A bit past two miles you reach a trail junction. Take the south (right) fork here. A left/steeper fork continues a little further toward Bald Mountain which is itself a pretty popular local climb. The trail also levels once again, and the evergreens become more abundant. Instead of fallen aspen leaves carpeting the trail, now it is pine and spruce needles. Stroll through the breathtaking aroma for a half mile and then you see the clearing.
The forest opens up and the abundance of Vail spreads out before you. This large open meadow is prime habitat for elk, so approach quietly and you may be fortunate to witness a few grazing before they see (or smell) you. The views are incredible.
Directly across the valley you can see the massive expanse of the Vail ski mountain. Golden Peak (named for its proliferation of aspen trees) is directly across. To the west you can make out the slopes of Beaver Creek ski resort, 15 miles distant. Between the two is the jagged peak of Mt. Jackson. As you’re peering at the scene in front of you, it’s one of those WOW! moments.
After lunch, we decided to continue on up the ridge a little ways, perhaps another quarter mile. We found ourselves once again surrounded by bright yellow aspen quaking in the breeze. This would be a great place to bring your whole family with a picnic basket and blanket in the summer. Open meadow, ideal for running toddlers and pups, combined with breathtaking alpine vistas. What more could you want?
Soon, we decided I probably shouldn’t overdo on my first day. After all, we were only about 200 feet short of 10,000 elevation. I live at 2 thousand and hike at 6, so the air is a bit thinner than what I’m accustomed to. So we turned around to begin our descent off the mountain.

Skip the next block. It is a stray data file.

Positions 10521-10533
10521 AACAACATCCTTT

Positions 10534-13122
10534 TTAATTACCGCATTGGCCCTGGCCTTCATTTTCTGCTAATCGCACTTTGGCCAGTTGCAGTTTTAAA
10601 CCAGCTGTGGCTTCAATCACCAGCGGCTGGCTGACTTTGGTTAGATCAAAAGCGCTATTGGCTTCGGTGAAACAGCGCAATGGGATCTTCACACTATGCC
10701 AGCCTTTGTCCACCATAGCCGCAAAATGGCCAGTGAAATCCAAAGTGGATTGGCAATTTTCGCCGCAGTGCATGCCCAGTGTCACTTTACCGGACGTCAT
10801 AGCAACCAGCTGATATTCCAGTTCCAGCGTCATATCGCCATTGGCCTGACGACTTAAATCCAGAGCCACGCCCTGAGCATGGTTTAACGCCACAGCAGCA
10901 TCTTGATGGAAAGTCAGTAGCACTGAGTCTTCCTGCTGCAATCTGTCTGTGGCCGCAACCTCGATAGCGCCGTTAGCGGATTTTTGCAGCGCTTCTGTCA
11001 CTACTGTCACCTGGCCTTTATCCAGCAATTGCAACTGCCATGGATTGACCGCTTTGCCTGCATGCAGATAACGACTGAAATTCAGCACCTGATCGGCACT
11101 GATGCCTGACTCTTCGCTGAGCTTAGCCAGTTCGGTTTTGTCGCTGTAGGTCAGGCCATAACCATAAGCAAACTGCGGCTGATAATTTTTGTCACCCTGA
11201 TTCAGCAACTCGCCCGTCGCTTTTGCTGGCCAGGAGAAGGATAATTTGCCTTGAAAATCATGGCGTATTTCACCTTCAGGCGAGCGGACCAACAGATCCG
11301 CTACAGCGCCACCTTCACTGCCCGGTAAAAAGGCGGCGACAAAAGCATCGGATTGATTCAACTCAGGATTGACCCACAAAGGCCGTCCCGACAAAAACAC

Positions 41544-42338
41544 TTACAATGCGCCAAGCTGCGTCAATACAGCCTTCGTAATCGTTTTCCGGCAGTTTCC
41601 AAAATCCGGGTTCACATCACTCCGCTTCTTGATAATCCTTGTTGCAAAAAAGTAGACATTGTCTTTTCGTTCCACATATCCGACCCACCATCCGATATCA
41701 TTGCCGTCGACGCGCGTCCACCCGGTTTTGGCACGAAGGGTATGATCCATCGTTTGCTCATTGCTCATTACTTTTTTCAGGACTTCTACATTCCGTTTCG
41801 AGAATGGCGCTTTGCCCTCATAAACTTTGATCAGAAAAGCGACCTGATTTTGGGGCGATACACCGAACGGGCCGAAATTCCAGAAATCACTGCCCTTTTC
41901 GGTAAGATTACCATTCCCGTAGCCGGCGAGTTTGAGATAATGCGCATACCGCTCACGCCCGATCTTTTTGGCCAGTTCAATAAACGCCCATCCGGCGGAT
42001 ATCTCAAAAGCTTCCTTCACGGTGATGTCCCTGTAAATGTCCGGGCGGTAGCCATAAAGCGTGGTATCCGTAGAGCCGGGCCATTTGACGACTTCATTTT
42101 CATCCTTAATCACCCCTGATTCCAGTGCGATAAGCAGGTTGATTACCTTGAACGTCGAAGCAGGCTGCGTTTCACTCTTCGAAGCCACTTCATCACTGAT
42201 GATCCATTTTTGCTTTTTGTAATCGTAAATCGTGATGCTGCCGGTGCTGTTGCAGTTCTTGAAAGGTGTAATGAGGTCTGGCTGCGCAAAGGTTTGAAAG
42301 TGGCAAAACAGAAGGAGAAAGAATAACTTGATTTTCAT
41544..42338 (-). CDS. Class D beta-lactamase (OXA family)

The return was uneventful. Just gorgeous weather, stunning scenery, aromalicious forest, and great company. That’s all. We took the spur trail at the hairpin that I mentioned above for a great view of the ribbon of I-70 piercing through Vail and Gore Range far in the distance.
When we got back to the car, they were loading up all the horses at Vail Stables into trailors. Turns out this was the last day of the season. Winter comes fast in the Colorado Rockies.
To summarize, all-in-all a very delightful hike above Vail, and one that was perfect for me to get used to the higher elevation in the Rocky Mountains. This hike is doable in all seasons, but be sure to bring ice traction in winter. It’s a great trek for the whole family, one I’m sure the youngsters would enjoy too. Best of all, if you’re visiting Vail for some other reason, it is conveniently nearby.